Format

Send to

Choose Destination
Med Educ. 2007 Jan;41(1):65-73.

Risk factors for poor performance on the undergraduate medical course: cohort study at Nottingham University.

Author information

1
Medical Education Unit, University of Nottingham, UK. janet.yates@nottingham.ac.uk

Abstract

OBJECTIVE:

To determine the risk factors for poor performance at different stages of the undergraduate medical course.

DESIGN:

Longitudinal retrospective cohort study of progress on a 5-year undergraduate medical course.

SETTING:

The University of Nottingham medical school.

PARTICIPANTS:

All students (594) who joined the course in 3 consecutive years were followed throughout their course until graduation, even if this was delayed.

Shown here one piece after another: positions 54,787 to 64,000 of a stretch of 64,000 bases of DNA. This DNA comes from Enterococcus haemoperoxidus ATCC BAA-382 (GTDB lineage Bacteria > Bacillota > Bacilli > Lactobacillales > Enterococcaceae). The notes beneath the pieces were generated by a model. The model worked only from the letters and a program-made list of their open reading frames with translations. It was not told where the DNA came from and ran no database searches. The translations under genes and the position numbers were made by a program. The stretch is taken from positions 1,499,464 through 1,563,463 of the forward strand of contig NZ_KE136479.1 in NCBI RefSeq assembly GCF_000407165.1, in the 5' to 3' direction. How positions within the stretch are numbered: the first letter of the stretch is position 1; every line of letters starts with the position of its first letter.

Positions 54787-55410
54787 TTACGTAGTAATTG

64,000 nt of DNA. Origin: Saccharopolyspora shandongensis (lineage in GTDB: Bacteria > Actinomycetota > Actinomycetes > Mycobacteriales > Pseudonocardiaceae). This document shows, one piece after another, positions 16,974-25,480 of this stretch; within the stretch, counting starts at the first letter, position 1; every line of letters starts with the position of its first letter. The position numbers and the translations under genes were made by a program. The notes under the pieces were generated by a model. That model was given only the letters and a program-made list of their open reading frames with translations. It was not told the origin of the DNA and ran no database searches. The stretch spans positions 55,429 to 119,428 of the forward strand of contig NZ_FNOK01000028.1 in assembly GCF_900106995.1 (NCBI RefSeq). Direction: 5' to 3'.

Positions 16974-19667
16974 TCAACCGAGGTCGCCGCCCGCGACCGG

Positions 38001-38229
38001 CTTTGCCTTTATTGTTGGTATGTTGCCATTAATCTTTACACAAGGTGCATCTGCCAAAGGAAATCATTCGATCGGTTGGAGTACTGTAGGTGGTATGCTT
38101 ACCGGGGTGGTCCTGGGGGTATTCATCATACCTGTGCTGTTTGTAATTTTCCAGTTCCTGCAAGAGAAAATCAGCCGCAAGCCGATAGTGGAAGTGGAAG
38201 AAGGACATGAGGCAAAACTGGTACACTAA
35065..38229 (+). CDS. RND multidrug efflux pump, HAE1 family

RESULTS:

Risk factors for poor performance varied at different stages on the course. Students with lower A levels were at increased risk throughout, but primarily in the pre-clinical course. Non-white ethnicity was also a risk factor, independent of domicile, but this was associated more strongly with lower marks on the clinical course. Males and those who received a later offer of a place were at some risk throughout the course. Overall attrition from the course was 5%, and 34/594 students (6%) spent more than the normal 5 years on the course.

CONCLUSION:

School performance remains an important indicator of ability to cope with the pre-clinical course. Further research is required to understand why ethnic minority students may be more at risk at all stages, but particularly in the clinical course, and to increase their use of existing support services if necessary.

[Indexed for MEDLINE]

Supplemental Content

Full text links

Icon for Wiley
Loading ...
Support Center